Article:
Highlands & Islands

Ambulance assurances given over Mandy Mathieson death

Mandy Mathieson
Image caption Mandy Mathieson died in Tomintoul in October

An ambulance worker who failed to respond to a 999 call in which a Moray woman died - because he was on a break - will never work in the area again.

The assurance was given by bosses at the Scottish Ambulance Service (SAS), who addressed the community where Mandy Mathieson had lived.

The 33-year-old died at her home in Tomintoul in October last year.

Although the ambulance technician did not lose his job, SAS bosses said he would not work in Tomintoul again.

Ms Mathieson collapsed at her home about 800 yards from the ambulance technician's depot.

However, he chose not to answer the call because he was on a meal break.

Instead, a crew based 21 minutes away in Granton-on-Spey responded.

An air ambulance was also scrambled, but Ms Mathieson died, having suffered a blood clot.

Ambulance chiefs went to Tomintoul in response to local concern about the issue and to express their regret at Ms Mathieson's death.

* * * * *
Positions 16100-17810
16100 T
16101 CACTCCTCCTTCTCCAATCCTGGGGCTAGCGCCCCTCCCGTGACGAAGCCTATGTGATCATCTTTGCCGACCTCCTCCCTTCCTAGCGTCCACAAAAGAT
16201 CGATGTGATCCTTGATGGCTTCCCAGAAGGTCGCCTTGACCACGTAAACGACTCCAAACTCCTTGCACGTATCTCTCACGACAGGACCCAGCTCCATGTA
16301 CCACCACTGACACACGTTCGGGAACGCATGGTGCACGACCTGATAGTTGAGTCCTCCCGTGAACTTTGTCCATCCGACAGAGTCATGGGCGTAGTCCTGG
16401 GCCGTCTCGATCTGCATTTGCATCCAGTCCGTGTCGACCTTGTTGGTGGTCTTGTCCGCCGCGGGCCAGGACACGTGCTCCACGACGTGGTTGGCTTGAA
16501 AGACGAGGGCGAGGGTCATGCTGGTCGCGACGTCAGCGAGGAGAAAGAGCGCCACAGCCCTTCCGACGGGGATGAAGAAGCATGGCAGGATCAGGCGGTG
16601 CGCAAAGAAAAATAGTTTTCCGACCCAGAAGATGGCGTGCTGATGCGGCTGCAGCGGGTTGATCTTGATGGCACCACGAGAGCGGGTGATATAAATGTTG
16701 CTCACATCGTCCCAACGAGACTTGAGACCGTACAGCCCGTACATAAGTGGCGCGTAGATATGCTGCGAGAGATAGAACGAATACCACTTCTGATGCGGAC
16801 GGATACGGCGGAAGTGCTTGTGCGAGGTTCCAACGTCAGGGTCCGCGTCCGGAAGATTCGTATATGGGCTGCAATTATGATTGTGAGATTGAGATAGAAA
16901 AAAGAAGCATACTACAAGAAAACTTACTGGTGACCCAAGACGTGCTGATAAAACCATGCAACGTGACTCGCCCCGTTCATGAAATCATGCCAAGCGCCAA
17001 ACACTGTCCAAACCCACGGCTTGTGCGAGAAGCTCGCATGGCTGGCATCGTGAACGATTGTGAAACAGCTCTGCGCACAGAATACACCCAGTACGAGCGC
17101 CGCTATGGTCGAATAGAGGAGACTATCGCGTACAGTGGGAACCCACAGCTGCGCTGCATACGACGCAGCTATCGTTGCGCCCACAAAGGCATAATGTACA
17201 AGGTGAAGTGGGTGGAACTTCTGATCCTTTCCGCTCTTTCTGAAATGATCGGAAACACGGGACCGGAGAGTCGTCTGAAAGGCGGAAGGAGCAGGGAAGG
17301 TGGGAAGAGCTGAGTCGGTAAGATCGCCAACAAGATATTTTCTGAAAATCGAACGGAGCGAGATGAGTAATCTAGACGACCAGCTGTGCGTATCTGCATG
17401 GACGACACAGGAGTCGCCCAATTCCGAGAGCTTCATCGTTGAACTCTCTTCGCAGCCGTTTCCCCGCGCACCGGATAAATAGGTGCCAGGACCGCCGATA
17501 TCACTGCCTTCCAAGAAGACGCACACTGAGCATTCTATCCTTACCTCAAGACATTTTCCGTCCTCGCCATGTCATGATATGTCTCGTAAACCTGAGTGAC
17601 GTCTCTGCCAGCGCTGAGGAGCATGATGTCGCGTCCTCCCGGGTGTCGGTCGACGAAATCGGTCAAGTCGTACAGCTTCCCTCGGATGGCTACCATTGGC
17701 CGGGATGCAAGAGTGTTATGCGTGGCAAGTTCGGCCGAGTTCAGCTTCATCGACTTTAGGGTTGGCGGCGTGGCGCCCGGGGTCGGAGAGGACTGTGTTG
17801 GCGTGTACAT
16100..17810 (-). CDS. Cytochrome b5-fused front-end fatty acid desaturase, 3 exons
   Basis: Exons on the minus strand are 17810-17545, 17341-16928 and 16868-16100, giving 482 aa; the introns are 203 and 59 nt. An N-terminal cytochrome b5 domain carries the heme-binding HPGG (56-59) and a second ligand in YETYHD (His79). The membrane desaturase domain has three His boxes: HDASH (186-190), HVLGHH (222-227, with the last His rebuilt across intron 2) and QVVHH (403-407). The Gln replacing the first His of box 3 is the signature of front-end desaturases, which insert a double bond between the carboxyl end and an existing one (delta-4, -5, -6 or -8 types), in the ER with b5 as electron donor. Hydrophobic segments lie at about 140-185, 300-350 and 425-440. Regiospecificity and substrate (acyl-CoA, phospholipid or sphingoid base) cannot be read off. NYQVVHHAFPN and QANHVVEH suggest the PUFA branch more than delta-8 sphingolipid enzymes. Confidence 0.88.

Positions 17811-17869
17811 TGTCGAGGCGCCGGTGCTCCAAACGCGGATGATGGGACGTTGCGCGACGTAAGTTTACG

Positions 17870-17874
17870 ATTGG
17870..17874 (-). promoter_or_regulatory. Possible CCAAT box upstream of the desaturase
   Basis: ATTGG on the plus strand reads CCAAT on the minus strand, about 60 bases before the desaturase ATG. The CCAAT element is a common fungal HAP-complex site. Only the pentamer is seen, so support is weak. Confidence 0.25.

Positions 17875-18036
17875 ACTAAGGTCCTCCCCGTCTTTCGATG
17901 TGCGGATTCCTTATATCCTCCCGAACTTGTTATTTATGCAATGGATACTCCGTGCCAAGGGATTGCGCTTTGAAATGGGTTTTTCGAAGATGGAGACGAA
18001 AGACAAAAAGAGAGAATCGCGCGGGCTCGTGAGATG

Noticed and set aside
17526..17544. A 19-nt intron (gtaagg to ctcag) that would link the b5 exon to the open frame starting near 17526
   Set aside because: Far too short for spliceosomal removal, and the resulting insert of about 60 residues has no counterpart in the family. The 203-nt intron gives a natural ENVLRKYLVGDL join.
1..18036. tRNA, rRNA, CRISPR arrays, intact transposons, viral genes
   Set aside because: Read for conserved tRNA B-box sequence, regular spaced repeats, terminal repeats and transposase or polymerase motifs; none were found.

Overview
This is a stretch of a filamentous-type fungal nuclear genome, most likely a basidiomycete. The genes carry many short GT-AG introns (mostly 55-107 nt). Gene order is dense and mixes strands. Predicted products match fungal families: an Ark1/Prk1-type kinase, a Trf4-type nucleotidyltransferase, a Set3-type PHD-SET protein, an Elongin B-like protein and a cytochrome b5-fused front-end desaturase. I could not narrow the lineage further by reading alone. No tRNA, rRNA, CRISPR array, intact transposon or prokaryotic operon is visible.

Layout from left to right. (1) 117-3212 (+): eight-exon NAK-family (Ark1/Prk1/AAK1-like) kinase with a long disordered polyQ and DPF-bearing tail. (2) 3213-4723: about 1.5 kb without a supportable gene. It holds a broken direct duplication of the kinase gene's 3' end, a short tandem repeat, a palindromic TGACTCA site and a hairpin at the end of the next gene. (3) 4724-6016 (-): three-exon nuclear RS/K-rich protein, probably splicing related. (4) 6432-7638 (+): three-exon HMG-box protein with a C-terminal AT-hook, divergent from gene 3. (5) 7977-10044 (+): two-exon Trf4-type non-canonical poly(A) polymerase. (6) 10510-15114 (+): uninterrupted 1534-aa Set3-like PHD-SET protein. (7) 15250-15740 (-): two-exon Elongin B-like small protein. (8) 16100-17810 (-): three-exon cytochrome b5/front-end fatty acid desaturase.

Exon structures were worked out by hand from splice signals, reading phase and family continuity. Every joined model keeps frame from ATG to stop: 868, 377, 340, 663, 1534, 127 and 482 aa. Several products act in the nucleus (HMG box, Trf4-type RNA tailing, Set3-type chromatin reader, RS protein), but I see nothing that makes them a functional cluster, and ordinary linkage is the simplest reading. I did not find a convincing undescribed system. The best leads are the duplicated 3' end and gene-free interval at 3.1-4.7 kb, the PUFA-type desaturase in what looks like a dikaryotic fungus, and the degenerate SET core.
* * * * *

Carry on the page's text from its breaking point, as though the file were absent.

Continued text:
They have also given assurances that local crews have said they will respond during meal breaks.

'Distressing situation'

The SAS said it was also attempting to bring about a change in the rules surrounding meal breaks for ambulance crews, introduced by ministers at Westminster, in a bid to abandon them in Scotland.

The service's Pauline Howie said: "We're reviewing the meal break policy in discussion with our staff and with Scottish government and we're hopeful that we can come up with a solution.

"In Tomintoul I'm pleased to say that the members of staff are all available during their meal breaks, so that should reassure the community here."

Mandy Mathieson's brother, Charles, was one of those at the meeting.

He told BBC Scotland: "The community are obviously extremely upset by what happened.

"That's why they've come to the meeting today to get assurances that the same can't happen here and indeed anywhere in Scotland again."

Moray MSP Richard Lochhead, who chaired the public meeting, said the SAS had agreed to return to Tomintoul in a few months to review their progress.

He added: "Obviously there were many frustrations felt by those attending for what is a very distressing situation for one family in particular.

"However, I am encouraged that improvements in the service provision are happening in Tomintoul, although issues remain to be resolved around the major concern over meal break policy.

"The Scottish Ambulance Service have stated their commitment to working with communities and, in particular, to reaching a positive resolution on the issues raised."

The family of the ambulance technician has insisted he was not tasked to respond to the call and that the SAS had acknowledged this was the case.

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